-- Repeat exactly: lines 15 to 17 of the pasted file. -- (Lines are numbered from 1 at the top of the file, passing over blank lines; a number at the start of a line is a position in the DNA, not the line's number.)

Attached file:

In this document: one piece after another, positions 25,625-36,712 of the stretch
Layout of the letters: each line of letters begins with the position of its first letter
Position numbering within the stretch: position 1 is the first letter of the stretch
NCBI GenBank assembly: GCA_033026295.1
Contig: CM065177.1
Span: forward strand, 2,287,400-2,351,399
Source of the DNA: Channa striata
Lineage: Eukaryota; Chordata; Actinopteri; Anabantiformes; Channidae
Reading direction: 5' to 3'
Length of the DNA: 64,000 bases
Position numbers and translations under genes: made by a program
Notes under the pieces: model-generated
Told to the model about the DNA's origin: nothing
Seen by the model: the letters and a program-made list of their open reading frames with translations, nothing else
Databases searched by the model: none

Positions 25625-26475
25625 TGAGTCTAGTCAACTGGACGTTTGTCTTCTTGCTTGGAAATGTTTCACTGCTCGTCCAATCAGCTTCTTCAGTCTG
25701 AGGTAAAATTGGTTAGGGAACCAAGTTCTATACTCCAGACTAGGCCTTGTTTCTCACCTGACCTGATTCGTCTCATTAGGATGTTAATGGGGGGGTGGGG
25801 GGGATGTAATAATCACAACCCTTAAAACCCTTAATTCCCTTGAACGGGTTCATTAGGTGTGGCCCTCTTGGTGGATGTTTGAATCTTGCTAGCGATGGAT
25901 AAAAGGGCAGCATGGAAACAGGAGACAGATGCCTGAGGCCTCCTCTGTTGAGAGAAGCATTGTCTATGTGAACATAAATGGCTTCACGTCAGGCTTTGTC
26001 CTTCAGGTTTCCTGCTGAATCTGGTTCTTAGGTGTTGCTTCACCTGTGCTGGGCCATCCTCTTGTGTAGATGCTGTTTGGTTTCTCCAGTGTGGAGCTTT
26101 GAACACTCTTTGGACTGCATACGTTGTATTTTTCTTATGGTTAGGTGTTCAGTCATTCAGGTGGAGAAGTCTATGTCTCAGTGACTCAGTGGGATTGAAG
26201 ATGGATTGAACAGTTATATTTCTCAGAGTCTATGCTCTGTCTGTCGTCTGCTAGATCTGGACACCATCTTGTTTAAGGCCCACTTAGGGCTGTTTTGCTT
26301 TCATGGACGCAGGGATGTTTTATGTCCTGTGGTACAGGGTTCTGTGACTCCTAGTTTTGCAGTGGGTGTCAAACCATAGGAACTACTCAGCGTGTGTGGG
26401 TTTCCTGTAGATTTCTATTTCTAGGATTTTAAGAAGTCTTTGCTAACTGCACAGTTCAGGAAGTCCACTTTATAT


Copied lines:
Databases searched by the model: none

Positions 25625-26475
25625 TGAGTCTAGTCAACTGGACGTTTGTCTTCTTGCTTGGAAATGTTTCACTGCTCGTCCAATCAGCTTCTTCAGTCTG